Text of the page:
I winced slightly during the opening session of SOCAP and wondered if I’d wandered into another variation of dealing with white man’s guilt. Phrases like “changed forever”, “southeast Asia”, “compelled to do something”, and “Peace Corps” sounded like the clichés of philanthropy and of international development. I thought, perhaps, that we were here to do something new, with a new perspective, and that we’d traveled beyond some of these sentiments.
Like my colleagues who have written their reflections on SOCAP, I gleaned a massive amount of information on the spaces within social entrepreneurship and impact investing. I do this work because I love the newness and the possibility. I love the build. While much of their reflection has landed on the financial and investing side, there is room for the perspective from a cultural studies side, from critical theory to reflect on the dynamics of what we are building.
Do the “poor folks”, the used-to-be middle class, and the Veterans use the platforms we create?
The sentiment above was poignantly conveyed by Van Jones during his session at SOCAP about rebuilding the American Dream. Are the Kivas, the Kickstarters, and the MicroPlaces accessible and reaching those who may truly need them?
At 9% unemployment (14 million people) in the U.S., with Greece being asked to cut 100,000 public sector jobs to avoid default, and while hundreds of thousands of veterans return to their home countries from the Middle East, it is curious whether the world of social entrepreneurship and impact investing is just a ‘nice to have’, a playground for the privileged?
I ask myself, does my mother know about these things? When laid off from her job, it was the world of what she didn’t know that lay just beyond her reach. If that’s the case for her (and I, her daughter, know about these possibilities), then what is to be said of those who are not as proximate?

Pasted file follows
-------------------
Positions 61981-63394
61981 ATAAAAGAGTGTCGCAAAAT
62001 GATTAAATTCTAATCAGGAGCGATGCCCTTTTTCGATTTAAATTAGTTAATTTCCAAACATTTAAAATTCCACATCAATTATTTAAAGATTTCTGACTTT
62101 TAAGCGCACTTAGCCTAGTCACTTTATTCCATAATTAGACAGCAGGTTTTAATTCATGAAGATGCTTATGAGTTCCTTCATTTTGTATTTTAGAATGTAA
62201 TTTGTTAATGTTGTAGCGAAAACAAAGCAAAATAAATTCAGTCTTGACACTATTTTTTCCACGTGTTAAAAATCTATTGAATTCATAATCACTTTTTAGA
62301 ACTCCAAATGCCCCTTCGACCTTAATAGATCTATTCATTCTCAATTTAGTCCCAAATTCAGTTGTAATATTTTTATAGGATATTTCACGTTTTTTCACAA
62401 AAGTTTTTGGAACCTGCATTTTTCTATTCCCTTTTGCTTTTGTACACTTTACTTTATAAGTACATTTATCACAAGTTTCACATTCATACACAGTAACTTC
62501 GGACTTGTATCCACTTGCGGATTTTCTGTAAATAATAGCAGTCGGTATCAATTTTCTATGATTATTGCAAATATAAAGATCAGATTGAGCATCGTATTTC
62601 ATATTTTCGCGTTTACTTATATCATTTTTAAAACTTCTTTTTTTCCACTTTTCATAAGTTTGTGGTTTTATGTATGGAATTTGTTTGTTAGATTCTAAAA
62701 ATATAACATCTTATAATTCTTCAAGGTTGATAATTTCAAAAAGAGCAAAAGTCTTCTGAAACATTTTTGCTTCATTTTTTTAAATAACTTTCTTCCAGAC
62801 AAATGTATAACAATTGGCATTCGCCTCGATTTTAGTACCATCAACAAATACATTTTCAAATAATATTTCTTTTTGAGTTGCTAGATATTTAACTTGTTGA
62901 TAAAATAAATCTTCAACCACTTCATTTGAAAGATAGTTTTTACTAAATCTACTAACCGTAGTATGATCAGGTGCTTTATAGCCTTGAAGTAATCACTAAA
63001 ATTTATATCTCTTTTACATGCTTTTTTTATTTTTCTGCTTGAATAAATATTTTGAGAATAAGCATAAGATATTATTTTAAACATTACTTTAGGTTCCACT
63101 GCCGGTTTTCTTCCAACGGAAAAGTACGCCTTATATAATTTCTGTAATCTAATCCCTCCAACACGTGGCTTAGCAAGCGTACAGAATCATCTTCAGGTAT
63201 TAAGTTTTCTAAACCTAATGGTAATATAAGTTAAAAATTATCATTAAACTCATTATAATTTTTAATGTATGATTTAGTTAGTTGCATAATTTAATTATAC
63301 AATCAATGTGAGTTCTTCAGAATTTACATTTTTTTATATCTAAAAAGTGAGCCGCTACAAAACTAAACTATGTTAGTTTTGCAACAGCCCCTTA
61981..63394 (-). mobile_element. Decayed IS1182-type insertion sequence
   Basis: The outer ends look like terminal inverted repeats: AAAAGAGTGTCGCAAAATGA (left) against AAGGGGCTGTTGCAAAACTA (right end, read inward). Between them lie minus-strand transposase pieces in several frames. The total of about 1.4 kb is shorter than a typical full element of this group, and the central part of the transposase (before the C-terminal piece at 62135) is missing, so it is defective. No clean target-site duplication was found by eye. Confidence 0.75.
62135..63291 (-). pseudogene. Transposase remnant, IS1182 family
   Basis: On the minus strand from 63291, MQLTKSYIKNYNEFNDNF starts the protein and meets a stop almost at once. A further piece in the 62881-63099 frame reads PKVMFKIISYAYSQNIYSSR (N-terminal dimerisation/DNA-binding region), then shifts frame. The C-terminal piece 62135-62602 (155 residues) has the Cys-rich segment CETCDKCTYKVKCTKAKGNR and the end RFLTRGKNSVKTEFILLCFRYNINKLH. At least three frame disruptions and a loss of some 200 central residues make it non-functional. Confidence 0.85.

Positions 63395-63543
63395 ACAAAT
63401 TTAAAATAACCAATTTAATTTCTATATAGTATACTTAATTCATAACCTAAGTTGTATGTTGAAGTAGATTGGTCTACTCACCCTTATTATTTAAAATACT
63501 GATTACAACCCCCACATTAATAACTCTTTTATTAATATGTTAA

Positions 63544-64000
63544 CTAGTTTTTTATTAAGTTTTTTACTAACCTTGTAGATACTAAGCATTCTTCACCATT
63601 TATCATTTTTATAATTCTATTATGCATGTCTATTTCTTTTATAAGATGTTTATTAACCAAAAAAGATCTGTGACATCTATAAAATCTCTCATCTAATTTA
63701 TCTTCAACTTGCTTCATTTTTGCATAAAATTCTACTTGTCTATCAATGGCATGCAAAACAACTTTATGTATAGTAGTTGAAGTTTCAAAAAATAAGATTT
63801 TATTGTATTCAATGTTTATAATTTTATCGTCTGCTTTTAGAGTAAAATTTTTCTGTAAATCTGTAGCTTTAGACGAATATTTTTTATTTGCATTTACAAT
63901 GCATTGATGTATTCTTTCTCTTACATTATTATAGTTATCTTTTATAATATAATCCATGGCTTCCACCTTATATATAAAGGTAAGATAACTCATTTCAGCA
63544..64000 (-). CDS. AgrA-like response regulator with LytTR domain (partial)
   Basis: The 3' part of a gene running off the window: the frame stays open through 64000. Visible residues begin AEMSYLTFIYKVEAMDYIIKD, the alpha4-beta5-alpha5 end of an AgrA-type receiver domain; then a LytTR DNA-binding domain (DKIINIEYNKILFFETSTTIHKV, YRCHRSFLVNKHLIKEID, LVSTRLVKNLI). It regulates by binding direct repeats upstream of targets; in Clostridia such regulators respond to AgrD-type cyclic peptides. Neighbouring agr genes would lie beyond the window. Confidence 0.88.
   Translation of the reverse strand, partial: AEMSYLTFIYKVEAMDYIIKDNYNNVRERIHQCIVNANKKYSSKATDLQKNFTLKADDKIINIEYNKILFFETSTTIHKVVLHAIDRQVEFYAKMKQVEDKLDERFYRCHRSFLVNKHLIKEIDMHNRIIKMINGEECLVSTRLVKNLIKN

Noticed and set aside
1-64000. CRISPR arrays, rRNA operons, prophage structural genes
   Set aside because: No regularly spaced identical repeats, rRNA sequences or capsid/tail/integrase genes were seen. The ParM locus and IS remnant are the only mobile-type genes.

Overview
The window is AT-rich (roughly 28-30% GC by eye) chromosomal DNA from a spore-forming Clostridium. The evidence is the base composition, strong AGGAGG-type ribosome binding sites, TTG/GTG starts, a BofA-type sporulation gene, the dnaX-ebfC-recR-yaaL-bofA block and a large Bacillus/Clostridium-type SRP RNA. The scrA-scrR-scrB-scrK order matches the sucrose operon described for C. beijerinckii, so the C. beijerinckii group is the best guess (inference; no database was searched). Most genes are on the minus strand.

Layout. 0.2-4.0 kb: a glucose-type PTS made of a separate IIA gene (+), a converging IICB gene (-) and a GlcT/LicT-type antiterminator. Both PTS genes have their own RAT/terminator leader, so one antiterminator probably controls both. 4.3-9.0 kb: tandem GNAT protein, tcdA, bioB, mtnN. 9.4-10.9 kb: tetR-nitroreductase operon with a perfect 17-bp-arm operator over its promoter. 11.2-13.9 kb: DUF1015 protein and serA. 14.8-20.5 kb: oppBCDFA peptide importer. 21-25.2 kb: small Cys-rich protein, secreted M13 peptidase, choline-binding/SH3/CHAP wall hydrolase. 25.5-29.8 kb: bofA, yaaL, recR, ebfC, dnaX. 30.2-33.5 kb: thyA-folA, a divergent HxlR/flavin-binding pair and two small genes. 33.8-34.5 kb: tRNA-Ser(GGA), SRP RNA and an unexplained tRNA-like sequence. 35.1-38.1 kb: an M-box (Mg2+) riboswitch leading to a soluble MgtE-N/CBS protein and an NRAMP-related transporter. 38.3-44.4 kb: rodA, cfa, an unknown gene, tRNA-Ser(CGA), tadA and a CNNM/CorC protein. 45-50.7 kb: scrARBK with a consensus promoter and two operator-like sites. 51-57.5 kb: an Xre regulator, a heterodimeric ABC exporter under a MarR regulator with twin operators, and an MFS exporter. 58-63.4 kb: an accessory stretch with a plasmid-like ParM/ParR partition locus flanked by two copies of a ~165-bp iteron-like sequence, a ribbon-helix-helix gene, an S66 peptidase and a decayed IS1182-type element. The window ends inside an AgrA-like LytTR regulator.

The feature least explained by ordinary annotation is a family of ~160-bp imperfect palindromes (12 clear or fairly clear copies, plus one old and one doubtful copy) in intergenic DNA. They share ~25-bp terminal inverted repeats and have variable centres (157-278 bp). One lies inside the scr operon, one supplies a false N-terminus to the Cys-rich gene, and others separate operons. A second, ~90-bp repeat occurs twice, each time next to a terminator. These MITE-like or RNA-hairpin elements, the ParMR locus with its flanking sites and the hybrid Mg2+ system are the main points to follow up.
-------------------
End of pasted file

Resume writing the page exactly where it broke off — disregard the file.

Are looking for the new and the shiny, or willing to go deep into the pain?
In pursuit of any of the goals we are trying to accomplish – financial returns, social impact, building a business – are we pulling hard enough on the levers of power to ensure there is sufficient space to participate? Debbie Alvarez – Rodriguez of Goodwill Industries asked this on day two – “do you know the pain points of our neighbours?” The excitement around building the space often leads us to build more, build newer, but in doing so we forget to build deeper.
The examples of entrepreneurship that I heard at SOCAP were powerful, and the interventions that are being created are not to be taken lightly. From water and sanitation to comfort for the homeless, the ability for this sector to change the world does seem remarkable. Still, how far past the Ivy Leagues are we willing to reach and to invest? By challenging our need for new and shiny, we open the possibility of finding ourselves in proximity to the problems themselves. How close to the pain points are we willing to go?
What will we do with the power of privilege?
The most telling interaction of the conference came not from a panel, but in an exchange in the Investors Forum – between an entrepreneur and an investor. During the question and answer period, a participant posed the question of “how are we supposed to find you (i.e. investors) and how do we know your criteria for investment?”
Attending the conference with a social entrepreneur and being committed to education for entrepreneurs, I was curious as to the answer. It’s hard enough to find philanthropic donors and foundations, how the heck do you find investors? The physical dynamics of the interaction are just as important as the answers; the investor on stage, and the entrepreneur on the floor. “To be honest, part of this is doing your homework. You can find our websites.” At a conference where we hope to build resources and share practices, the answer gave us a peek under the love-and-hugs veil. There is power in the privilege we hold in being a funder, an investor. We are allowed to answer that way. We’ve constructed our world to answer that way.
SOCAP exceeded my expectations on a ton of levels, and even as I critique some of the power and privilege dynamics at play – I’m really quite glad that they started to rear their heads. As Debbie Alvarez-Rodriguez said so aptly, there are “sharp edges and contradictory realities” in the field we are building.
I’ve studied power and privilege since I was an undergrad, writing a thesis on white privilege, and a graduate thesis on restoring power to the public, in public diplomacy. I do not admit at all to having the answers or the expertise on how to overcome some of these challenges. But I do know that once aware of our privilege and of the power it wields, we do have the possibility of moving forward. The reflection I challenge for all of us is not simply a call for navel-gazing, but rather an opportunity to take more conscious action.